Stablecoins are the wheels that keep the crypto world turning, simplifying trading in and out of fiat currencies. The stablecoin market, valued at US$128 billion, has generated institutional interest in digital assets. In April, Société Générale announced it would be introducing a stablecoin pegged to the euro, followed by Visa’s announcement to develop a public blockchain network and stablecoin payments service.
Société Générale’s recent move to launch its own stablecoin comes two years after JPMorgan’s JPM Coin and months after the USDC depeg event, which shook investor confidence in the emerging asset class. Deposit tokens are now being touted as a more stable and reliable digital asset, with JPMorgan releasing research indicating that they could overtake stablecoins in popularity. The deposit tokens are issued on a blockchain by a depository institution to represent a deposit claim and are seen as more reliable due to the regulations already in place to support commercial bank deposits.
Are stablecoins actually stable?
The value of most stablecoins is pegged to the value of either a specific fiat currency or a particular commodity such as gold or government bonds, and are viewed as less volatile than traditional cryptocurrencies like Bitcoin. However, fluctuations are an enduring trait of both traditional and crypto markets. When crises occur in the traditional banking sector, stablecoins are made vulnerable. This was the case in March with stablecoin provider Circle. When Silicon Valley Bank (SVB) and Silvergate collapsed, Circle risked losing its liquidity. Unlike traditional depositors, stablecoin owners were not entitled to deposit insurance, causing panic within the community.
If anything, the USDC depeg event showcased the crypto industry’s ability to respond to crises. Circle and other stablecoin providers have prioritized transparency, publishing monthly attestations for users. In the aftermath of the SVB collapse, Circle announced it would cover any missing liquidity with corporate funds, reassuring users. But the event raised questions in the investment community about the stability of so-called “stablecoins.” While stablecoins are designed to be more stable than other cryptocurrencies, they are not completely immune to fluctuations in the market and can still experience price volatility.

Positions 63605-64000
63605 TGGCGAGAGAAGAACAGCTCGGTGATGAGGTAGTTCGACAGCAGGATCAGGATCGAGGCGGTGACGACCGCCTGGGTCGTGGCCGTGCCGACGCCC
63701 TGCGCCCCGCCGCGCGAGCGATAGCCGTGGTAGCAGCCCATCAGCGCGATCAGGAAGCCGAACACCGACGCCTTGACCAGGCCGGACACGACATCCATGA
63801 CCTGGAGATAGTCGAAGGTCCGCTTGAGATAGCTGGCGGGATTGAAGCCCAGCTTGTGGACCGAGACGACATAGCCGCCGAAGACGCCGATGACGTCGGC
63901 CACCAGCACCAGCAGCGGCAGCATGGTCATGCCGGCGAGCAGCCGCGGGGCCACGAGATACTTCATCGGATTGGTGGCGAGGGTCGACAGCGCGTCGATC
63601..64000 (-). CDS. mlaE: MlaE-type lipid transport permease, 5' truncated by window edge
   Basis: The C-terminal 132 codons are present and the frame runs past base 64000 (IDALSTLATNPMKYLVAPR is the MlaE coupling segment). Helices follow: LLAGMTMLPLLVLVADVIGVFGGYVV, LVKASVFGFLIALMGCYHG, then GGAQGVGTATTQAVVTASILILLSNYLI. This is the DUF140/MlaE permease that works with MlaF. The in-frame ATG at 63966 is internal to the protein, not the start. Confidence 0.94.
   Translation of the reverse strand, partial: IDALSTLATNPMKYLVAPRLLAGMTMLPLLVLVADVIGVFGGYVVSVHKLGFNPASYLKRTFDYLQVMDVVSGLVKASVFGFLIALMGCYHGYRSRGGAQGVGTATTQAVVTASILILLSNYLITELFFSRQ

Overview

Rise of deposit tokens
Deposit tokens are issued on a blockchain by a licensed depository token to represent a deposit claim. This makes deposit tokens unique from stablecoins, which are issued by non-bank entities, and central bank digital currencies (CBDCs), which are issued by central banks. As a form of programmable money, deposit tokens have the same advantages of atomic settlement and transparent, peer-to-peer transactions that could transform traditional financial services. Since deposit tokens are backed by commercial bank deposits, they are more easily integrated into existing legal frameworks and deposit insurance schemes.
Developed from Singapore’s Project Guardian, which is led by DBS Bank, JPMorgan and SGX, deposit tokens first garnered attention in May 2022, although there has been considerable momentum on the subject since the USDC depeg event. This includes the recent JPMorgan report, as well as The Swiss Bankers Association white paper outlining the development of a Swiss franc joint deposit token.
Differences between stablecoins and deposit tokens
Institutions are wary of the lack of regulation on stablecoins. JPMorgan has promoted deposit tokens over stablecoins, arguing in favor of regulated deposit tokens and exploring their use cases, while some argue that stablecoins are a solution in search of a problem given the wide availability and acceptance of the U.S. dollar.
JPMorgan researchers continue to see the value in deposit tokens, which are backed by commercial bank money, and as such are subject to the same regulations and protections as deposit insurance, which makes deposit tokens a safer bet in the eyes of traditional bankers.
Redemption of stablecoins
Why are some institutions still choosing stablecoins over deposit tokens? In defense of stablecoins, traditional markets still carry risk, lest we forget where Circle’s troubles began.
Stablecoins are an integral part of the crypto ecosystem. While these assets are not immune to volatility, the events of March demonstrated the ability of market leaders to meet consumer demands for transparency and responsiveness, demonstrated by Circle’s pledge to repay users with corporate funds.
The stablecoin industry also presents an interesting case study: Industry leaders like Circle and Tether have prioritized transparency in the absence of clear regulatory guidelines. While this initiative may not be enough to ease the concerns of some institutional investors, it shows that better consumer protection is not only the onus of policymakers. Furthermore, the recent passing of the MiCA regulation in Europe as well as developments in the U.S. could pave the way for greater institutional involvement in this market.
Clearly, deposit tokens will not replace stablecoins. However, the asset class may continue to gain traction among institutional investors. This is the nature of the diverse crypto industry though, which encompasses a wide range of digital assets, with options suitable for a variety of users and purposes. It is imperative that industry leaders continue to prioritize consumer protection and transparency in order to deliver a more inclusive and efficient alternative to traditional finance.